Strategies For Combating Photo Theft on the Internet

By Gary Gray

If you are a photographer and you post your photos on the internet, you may eventually find that somebody has taken your photograph and used it as if it was their own.

I recently ran in to this when a member of a Facebook photography group copied my photo of a Bison, then removed the copyright watermark and offered it for sale as their own photography on Fine Art America. This type of stuff isn’t all that uncommon.

Photography theft is widespread across the internet.  It can’t be stopped, but you can limit the damage to your portfolio by using a few simple tricks and knowing how to get illegal postings addressed.  I’ll share with you my tricks. If you have other methods, I’d love to hear from you. Send me a mail.

The best way to prevent theft on the Internet is to not post your photographs on the internet.

I’m not an attorney, but there are ways to combat this without one. If you’re in for large dollar figures, you’d be best advised to retain a copyright attorney.

If you are like me, I want people to see my work and I believe that photos should be seen by everyone. That doesn’t mean that I want it stolen though.

Things I do to protect my images from unauthorized use.

1.  I watermark all images I post on the Internet.

I’ve seen different types of watermarks in use, some are big and flowery, mine is a simple text blurb in one of the lower corners. Watermarks are easily removed, but it’s your first line of defense against a thief. They are going to have to be serious to edit out the watermark.

2. Limit the image size of your photographs.

I seldom post an image that is larger than 800 pixels on the long side. How big a print can they make from that?  One could stretch it to a low quality 4×6 inch print, but it’s not going to be very useful for much more than that, maybe cell phone cases and small items like that.  Of course, it’s a perfect size to be used for internet display. I’ve actually started reducing the size to many shots to 750 pixels just to give me a little more confidence it won’t be commercially useful.

3.  Frequently do an internet search on yourself and for your photographs.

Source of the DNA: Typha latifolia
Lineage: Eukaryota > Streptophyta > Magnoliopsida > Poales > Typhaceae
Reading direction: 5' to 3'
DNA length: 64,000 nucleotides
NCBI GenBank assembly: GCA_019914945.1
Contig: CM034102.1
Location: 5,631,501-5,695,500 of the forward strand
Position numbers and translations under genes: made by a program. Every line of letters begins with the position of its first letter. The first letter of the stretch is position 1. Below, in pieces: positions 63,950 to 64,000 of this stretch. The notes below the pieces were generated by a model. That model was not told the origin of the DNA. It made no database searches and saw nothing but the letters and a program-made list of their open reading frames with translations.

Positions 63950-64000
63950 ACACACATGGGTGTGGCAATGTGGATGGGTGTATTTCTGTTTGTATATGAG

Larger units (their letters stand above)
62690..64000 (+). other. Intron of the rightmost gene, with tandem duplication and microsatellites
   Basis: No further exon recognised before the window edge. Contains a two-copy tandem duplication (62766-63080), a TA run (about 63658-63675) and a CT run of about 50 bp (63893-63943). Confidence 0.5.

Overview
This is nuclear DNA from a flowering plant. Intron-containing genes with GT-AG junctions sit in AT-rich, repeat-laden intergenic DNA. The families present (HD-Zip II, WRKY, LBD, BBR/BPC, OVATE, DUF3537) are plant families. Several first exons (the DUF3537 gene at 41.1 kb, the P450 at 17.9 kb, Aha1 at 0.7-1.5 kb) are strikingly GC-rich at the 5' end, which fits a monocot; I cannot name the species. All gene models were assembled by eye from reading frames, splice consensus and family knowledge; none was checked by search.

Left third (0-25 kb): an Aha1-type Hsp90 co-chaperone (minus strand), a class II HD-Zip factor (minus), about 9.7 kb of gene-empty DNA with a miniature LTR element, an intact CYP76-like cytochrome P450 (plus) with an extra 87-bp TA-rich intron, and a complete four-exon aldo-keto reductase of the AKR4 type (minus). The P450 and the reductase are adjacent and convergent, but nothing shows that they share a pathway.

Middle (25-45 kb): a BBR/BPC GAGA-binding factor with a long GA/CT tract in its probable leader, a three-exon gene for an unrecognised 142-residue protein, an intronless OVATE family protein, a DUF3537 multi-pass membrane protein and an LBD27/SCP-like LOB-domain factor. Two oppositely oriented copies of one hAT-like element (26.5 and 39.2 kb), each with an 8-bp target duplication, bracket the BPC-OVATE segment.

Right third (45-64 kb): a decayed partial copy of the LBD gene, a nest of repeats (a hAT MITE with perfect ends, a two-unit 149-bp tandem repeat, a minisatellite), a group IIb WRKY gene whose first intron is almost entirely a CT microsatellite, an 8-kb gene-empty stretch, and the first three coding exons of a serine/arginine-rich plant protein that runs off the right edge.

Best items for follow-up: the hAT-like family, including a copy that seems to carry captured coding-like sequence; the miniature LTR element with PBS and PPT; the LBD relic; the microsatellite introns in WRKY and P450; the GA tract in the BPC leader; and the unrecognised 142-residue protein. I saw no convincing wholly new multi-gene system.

I’ve found a number of stolen photos by just searching for keywords I’ve used on my own photos.  You’d be surprised how often something turns up.  Same thing with my own name and business, as this info is embedded in all of my image files. Some thieves aren’t smart enough to get that info out of the file before they make use of it and it can show up on internet searches.

4.  Register the copyright of your images with the Library of Congress Copyright Registration Office.

You can submit a batch of images as a group, and once they are registered you have proof of ownership and statutory damages for theft. This is a game changer for big league theft, as you now can recover more than simple damages, you can recover up to $80,000 or more per incident. This protects you from news agencies and others from stealing what may be quite valuable images. Registration can be done online digitally. I make a zip file that contains small copies of my images with all exif data included and upload that file to the copyright office as a group submission. I try to register batches of images at least once a year, more frequently if necessary.  As of October 2017, it cost $55 and can be paid for with a credit card. After registering your images in a few weeks, you’ll get a letter confirming the registration of images. That’s your ticket to legal action that bites.  Here’s the link to the Electronic Copyright Office (ECO)

5.  Clean up your postings.

If you post a lot of images on Facebook or Google or where-ever, periodically go in to your accounts and delete images that are no longer current. Those old posting are hanging around there on the internet and a thief can take one without you ever knowing until it’s too late. By removing your dead wood from the internet, you reduce the targets of opportunity for the thief.

6.  Once you’ve found someone has stolen your image and used it online you should report them. Report them to the entity that hosts the image, Facebook for example, or Google Plus. If they are using the image on a sales site. There is no legal way to sell something you don’t own, and sales sites aren’t allowed to profit from theft either.

7.  See if  you can figure out where the image is hosted and report that usage to the internet host of the web site where the theft was used. Most users have user agreements and terms of service agreements for any type of web hosting service and posting stolen intellectual material is probably a violation of the host sites policies. Again, they’ll want proof, but don’t be afraid to go after the web hosts. Most of them don’t need the hassle and it won’t take them long to get results.

8.  Threatening legal action with cease and desist letters. I always send a cease and desist letter to any thief or web host. If you get a reply, that’s proof they got it. May come in handy if you have to take legal action later on.

9.  For web sites and services who want to give you trouble, I’d find out where their business is physically located and then let them know that you’ve reported them to the local police department for fraud and theft, and throw the state police in to the mix as well. That’s going to hit close to home, because the owner of that web site may think about getting arrested in the parking lot when he leaves work for the day. It adds to the convincing that you’re serious. If need be, call the police and report it. You never know, they may already have a case open on it.

10. Spread the word. Ask your friends to post and get the word out on thieves. Always enforce your copyright.